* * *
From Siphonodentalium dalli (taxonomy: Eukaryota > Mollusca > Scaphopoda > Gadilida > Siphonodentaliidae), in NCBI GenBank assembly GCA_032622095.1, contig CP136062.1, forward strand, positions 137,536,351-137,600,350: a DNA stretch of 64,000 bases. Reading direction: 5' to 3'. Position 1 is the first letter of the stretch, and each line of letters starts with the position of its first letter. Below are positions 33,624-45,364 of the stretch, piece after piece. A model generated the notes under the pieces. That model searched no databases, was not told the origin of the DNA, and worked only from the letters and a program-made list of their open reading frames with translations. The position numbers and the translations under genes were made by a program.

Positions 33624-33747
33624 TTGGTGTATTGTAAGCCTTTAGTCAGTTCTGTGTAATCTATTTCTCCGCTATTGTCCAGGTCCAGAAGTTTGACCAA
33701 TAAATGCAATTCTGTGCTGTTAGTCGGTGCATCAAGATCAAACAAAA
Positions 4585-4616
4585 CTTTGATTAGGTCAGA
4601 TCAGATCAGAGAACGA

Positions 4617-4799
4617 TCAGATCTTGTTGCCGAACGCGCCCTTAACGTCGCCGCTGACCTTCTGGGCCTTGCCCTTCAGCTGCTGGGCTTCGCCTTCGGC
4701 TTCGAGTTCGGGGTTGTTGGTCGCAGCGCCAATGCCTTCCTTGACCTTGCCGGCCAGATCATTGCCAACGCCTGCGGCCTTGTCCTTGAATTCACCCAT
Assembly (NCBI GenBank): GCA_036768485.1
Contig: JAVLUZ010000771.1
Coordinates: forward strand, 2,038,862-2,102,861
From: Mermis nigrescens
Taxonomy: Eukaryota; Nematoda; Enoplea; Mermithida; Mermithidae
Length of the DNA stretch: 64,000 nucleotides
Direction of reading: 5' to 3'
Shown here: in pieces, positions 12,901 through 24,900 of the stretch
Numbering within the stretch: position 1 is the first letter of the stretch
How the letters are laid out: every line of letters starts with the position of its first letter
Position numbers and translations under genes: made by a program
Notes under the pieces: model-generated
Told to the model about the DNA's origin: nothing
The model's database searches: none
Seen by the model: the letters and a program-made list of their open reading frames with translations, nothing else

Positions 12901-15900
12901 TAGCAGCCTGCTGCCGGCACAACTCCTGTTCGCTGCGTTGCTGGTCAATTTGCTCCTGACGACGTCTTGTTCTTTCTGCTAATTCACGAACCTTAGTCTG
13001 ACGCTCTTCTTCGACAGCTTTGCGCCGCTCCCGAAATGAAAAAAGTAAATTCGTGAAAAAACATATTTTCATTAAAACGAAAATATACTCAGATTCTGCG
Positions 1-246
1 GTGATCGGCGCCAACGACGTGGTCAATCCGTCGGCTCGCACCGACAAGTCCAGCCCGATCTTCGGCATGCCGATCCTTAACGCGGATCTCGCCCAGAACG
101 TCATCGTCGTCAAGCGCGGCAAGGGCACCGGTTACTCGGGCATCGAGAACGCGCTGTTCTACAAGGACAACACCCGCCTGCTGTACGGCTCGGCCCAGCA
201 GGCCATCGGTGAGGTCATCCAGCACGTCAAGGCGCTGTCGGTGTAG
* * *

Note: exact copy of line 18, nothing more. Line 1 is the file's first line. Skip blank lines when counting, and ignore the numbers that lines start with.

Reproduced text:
Shown here: in pieces, positions 12,901 through 24,900 of the stretch